The third speaker was writer and actor, Tracy Letts. He was the funny man of the night providing us with ten exercises he does to boost his creativity: 1. Don’t do anything, 2. Stop listening to NPR, 3. Get out of the way, 4. Stop Drinking, 5. Masturbate, 6. Lie, 7. Steal, 8. Get help, 9. Read fiction, 10. Don’t create anything. Of course these all have more meaning than simply what they state, such as varying your informational sources (#2), not censoring your mind regardless of where it takes you (#3), breaking your habits and patterns to help you move on to or discover something new (#8), and allowing what already exists within your natural, intuitive self to be (#10). He had humorous anecdotes to go with some of these points and the audience was laughing pretty heavily. It was an enjoyable presentation.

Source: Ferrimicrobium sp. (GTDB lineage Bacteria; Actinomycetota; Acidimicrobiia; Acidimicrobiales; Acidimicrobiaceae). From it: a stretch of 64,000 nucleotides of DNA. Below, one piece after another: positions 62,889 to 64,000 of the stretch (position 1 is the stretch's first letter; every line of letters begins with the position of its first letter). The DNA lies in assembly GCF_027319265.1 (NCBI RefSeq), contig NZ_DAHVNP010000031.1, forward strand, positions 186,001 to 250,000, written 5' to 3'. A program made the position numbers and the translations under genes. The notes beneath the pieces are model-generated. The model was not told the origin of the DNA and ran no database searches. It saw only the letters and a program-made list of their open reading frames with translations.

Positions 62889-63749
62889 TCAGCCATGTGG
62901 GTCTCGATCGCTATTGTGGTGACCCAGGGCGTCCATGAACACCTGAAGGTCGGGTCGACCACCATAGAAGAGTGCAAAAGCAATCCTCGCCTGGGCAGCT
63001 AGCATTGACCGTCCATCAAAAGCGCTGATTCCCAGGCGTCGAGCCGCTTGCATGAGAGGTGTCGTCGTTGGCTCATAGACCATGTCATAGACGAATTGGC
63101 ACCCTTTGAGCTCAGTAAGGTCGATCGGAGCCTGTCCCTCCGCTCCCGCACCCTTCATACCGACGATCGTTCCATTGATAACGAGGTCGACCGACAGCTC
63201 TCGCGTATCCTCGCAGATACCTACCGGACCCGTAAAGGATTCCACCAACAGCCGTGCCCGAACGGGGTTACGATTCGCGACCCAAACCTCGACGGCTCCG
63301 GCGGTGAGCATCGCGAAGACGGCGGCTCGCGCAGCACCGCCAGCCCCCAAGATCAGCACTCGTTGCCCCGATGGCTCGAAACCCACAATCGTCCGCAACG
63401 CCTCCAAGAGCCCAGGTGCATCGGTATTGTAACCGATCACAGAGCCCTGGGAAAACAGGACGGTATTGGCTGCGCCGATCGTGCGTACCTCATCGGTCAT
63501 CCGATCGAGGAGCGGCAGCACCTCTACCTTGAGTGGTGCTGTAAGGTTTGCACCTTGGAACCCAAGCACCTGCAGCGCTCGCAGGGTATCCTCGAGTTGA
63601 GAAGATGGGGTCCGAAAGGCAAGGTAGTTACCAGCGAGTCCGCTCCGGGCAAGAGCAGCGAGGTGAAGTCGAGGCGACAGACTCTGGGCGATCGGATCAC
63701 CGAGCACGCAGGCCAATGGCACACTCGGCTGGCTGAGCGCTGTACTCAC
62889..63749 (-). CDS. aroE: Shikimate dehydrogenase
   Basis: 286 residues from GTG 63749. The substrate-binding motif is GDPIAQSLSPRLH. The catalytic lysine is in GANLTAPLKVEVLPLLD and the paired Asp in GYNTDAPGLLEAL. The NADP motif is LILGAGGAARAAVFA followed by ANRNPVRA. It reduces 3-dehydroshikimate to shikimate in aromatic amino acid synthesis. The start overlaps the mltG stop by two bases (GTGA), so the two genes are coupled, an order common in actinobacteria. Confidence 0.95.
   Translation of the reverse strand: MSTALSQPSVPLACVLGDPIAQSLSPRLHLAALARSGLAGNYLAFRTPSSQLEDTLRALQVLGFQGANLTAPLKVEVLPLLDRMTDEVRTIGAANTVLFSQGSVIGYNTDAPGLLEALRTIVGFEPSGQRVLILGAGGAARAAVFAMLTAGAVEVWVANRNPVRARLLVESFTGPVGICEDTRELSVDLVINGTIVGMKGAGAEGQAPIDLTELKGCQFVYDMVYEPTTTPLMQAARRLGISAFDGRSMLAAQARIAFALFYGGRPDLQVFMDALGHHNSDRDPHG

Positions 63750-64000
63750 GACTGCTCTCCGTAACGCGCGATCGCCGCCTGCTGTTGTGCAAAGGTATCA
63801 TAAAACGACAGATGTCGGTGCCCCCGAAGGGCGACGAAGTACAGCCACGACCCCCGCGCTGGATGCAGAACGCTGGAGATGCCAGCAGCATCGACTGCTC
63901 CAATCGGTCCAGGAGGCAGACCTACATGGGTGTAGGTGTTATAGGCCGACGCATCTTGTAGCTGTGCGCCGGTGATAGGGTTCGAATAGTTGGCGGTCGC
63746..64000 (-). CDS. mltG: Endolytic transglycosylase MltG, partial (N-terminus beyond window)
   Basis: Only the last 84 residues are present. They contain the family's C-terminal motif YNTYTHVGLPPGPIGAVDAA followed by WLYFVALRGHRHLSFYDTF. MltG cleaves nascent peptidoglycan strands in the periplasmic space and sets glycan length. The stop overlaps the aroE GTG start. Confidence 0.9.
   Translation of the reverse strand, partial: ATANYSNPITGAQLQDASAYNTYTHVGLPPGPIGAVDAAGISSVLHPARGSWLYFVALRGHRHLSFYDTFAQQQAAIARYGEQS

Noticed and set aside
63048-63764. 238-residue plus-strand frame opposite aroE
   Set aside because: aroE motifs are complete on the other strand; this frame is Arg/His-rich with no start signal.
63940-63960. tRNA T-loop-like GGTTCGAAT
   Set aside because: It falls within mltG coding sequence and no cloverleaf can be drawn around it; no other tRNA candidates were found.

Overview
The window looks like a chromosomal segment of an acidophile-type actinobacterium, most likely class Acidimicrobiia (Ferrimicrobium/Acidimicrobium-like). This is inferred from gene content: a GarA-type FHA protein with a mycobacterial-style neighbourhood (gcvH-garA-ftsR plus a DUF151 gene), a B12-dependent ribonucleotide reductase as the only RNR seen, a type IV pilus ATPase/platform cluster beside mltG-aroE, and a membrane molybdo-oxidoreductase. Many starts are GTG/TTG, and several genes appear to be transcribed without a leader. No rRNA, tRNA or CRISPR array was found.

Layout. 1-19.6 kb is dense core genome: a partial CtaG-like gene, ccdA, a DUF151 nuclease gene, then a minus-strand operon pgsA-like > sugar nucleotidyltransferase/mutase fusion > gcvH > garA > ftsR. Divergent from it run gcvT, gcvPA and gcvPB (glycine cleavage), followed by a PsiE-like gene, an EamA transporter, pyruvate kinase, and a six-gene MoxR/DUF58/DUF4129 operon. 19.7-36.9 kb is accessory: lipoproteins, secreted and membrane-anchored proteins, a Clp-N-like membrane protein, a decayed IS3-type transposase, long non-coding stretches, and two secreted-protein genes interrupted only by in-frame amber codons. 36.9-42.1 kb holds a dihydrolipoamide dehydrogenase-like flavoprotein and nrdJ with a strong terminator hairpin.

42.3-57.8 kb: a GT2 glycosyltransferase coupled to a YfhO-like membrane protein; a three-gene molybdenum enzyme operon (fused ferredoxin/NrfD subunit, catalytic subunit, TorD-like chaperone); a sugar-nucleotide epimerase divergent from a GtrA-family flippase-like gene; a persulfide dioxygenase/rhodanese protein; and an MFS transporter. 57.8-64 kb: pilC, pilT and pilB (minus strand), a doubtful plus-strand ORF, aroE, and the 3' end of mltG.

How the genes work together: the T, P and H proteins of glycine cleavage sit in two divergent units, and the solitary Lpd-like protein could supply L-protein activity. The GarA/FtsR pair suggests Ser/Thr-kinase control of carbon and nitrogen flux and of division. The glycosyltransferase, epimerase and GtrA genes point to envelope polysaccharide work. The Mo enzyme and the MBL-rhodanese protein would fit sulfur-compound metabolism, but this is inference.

Next on stage Danny welcomed and interviewed Hebru Brantley, the Chicago Ideas Week artist-in-residence. Danny mentioned how Hebru’s work is much more intuitive than the others and questioned him about this intuitive process, if it actually is a process. Hebru spoke in depth about the variety that actually occurs within his process and that his process is correlated to the degree with which he is present. As a graffiti artist, his process can be intensive due to the time-sensitive nature of getting the work out into the world without getting caught. He uses this intensive process and applies it to his other artistic work regardless of the medium. The space and the emotion of the project, of himself, and of the surroundings dictate the work and nine out of ten times he does not know what the work is going to look like. Hebru creates some beautiful work, mostly paintings and often focusing on social issues and youth, but his latest and first, I believe, sculptural piece in Chicago is stunning. “The Watch” is a colorful group of goggled youth standing in slightly different ways, focusing as what I see, on the struggles of youth and their ability to overcome them. They look ready to take on whatever the world is prepared to give them, and they will rise above it all.